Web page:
Saturday, May 13, 2023

In The Kitchen

home made current scones

 For most families today the kitchen is the heart of the home.  It is a centre of warmth, literally and figuratively.  It is a place to prepare meals and gather informally as a family to share more than just food.

It is often the room that makes or breaks the sale of a house.  In the kitchen, efficiency, and esthetics are both important. 

For weavers, the kitchen is an inspiration to create cloth that is both beautiful and practical.  At some point in their career every hand weaver discovers the joys of hand woven tea towels.  

valentine inspired tea towel

So, what makes a good tea towel?  It must be absorbant and washable.  It should be of a practical size, not so thick that you can't use it to dry the inside of a glass and not so thin that it won't stand up to heavy use.  The colours should not fade with washing.  (The tea towel in the scone photo has been drying dishes for 10 years).  Cotton, linen (or a mix of the two) are the fibers of choice for absorbancy.  

classic twill tea towels

Weave structures that create small skips add to the absorbancy of the cloth.  Twills, huck and basket weave are good choices.  

waffle weave
simple dish cloths

dish cloths

Linda's apron
Dish cloths can be another opportunity to bring some colour and design into the kitchen.  Cotton is the ideal fiber.  Try a weave structure like waffle weave that creates a thick absorbant cloth with deep cells.  Just make sure you allow for the dramatic change in size when you first wash them.

What about dressing up the chef with an apron made from hand woven yardage.  It might be decorating in the extreme but you could match your chef's outfit with your tea towels.  You might want to reserve this special apron for baking rather than making sphagetti sauce.

Meanwhile back in the studio 

making the warp for a studio project
We have added a sunday afternoon open studio day to our schedule of regular events in order to accomodate our members who work during the week.  It takes place from 1 to 4 on the last Sunday of the month.  Drop in with whatever you are working on, borrow a book, pick up some yarn, make a warp, use the large carder or just come for a chat.

The next open studio day will be June 25th because we will be spending the afternoon of May 29th at the Qualcium Beach Family Day event.  The event runs from 1 to 4.  We will be there with our looms and spinning wheels and more.  Come along and try your hand at braiding or just stop by and say hello.


Monday, May 1, 2023

Where Did April Go?


Terry's bunny family

It's May!.  Where did April go?  Easter is just a memory and all of the chocolate has disappeared!

The bunny family have abandoned their egg distribution business.  They gone back to looking cute while eating the plants in the garden. 

The smallest is waiting for her new spring wardrobe which Terry promises to finish soon.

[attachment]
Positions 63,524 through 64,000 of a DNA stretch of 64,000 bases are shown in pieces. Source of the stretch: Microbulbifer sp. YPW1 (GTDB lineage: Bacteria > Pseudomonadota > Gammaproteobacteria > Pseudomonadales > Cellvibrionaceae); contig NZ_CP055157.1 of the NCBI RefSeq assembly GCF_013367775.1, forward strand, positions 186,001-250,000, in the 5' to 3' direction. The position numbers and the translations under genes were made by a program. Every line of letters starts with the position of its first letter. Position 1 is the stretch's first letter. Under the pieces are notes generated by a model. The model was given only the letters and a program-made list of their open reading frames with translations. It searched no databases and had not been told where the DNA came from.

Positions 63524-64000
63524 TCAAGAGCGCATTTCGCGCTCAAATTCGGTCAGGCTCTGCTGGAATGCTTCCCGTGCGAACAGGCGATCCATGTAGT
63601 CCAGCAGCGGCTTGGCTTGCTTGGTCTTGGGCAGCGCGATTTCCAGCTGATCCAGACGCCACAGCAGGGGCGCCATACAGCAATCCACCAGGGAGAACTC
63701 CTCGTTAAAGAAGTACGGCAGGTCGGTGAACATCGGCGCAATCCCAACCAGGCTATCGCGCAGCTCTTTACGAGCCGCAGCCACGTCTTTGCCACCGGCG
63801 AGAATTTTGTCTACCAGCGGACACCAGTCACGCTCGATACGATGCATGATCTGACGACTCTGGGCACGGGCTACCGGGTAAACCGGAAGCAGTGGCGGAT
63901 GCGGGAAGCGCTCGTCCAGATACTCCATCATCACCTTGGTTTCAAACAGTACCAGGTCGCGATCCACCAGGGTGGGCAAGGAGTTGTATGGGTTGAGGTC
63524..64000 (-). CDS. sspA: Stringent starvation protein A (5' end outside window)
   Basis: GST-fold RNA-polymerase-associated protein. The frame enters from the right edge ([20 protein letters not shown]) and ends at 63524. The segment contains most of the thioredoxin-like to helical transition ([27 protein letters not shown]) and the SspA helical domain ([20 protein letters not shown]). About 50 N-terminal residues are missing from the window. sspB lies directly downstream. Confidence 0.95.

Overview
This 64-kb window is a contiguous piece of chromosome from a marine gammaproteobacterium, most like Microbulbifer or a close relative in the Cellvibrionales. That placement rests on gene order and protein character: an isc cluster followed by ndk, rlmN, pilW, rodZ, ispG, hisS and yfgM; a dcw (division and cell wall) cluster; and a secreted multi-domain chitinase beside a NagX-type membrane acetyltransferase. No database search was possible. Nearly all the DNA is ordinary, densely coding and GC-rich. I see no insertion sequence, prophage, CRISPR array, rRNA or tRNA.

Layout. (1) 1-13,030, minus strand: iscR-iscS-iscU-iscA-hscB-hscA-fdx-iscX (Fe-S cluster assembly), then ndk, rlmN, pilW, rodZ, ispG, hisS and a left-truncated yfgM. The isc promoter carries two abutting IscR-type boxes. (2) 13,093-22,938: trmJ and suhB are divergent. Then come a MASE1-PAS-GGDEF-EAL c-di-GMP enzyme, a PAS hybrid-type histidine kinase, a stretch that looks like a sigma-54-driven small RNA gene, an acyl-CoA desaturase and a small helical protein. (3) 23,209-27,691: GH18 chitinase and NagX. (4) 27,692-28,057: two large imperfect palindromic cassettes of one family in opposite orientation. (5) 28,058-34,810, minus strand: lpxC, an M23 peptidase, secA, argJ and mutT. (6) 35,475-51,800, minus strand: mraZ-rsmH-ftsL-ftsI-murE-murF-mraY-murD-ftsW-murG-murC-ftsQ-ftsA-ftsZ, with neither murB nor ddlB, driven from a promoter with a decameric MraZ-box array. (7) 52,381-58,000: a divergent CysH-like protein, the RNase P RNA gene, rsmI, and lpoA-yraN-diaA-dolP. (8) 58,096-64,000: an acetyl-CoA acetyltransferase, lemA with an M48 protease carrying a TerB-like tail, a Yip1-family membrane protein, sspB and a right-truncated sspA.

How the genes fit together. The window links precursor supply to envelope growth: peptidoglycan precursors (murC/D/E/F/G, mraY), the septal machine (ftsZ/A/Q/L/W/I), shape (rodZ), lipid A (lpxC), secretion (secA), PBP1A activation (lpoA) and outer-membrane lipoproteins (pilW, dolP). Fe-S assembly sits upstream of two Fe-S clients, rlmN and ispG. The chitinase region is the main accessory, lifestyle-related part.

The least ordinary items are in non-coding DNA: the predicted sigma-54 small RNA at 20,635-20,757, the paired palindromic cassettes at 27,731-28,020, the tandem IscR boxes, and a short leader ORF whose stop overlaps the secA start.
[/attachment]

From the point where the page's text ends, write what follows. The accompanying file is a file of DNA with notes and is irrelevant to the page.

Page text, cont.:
The rest of us have been busy learning and being creative as illustrated by the show and tell at our April meeting.

Below are a few of the designs that resulted from the Make Mine a Combo course.  We looked at design principles and colour theory then designed and wove a piece to illustrate what we had learned.  Most of the designs were based on different stripe arrangements. 

balanced monochromatic colour scheme
The photo to the right illustrates a monochromatic colour scheme with equal proportions of the 4 greens.  There is a subtle twill pattern that gives the look of texture in spite of the smooth yarns.  The pattern shows up on the dark stripe making it more prominent than the paler stripes.

complementary colour scheme

The stripes in the orange and blue piece look symmetrical at first glance but they are not.  The designer had fun using a point twill threading and treadling to make large and small diamonds that add a new dimension to the piece.  The diamonds appear then disappear depending on the weft colours.

asymmetric design

The final piece in the series is clearly asymmetric.  The warp stripes are based on a mathematical formula.  The series of dark stripes on the right is echoed on the left.

The warp is a split complementary colour scheme while the weft is a single colour.  The weave structure is summer and winter.  The colours are the opposite on the back of the cloth.

We have also been busy with wet felting using a resist to create a hollow form.  That form can be transformed in many ways.  Darrell Giraldeau taught us how to turn it into a very cozy tea cozie.  She also showed the more advanced how to use the same basic technique to make a felted purse complete with a felted wool strap.

felter's felting

This one-day workshop took place in the guild studio.  It involved a lot of towels, plastic wrap and soapy water

purse in progress


felted tea cozy

In May we are making baskets and working on studio projects.  The studio projects include rosepath runners and overshot coasters.  The blanket pictured below just came off our large Fanny loom which is waiting for a new project and the knitting group is working on a mini-afghan.  

stripped blanket with over-dyed wool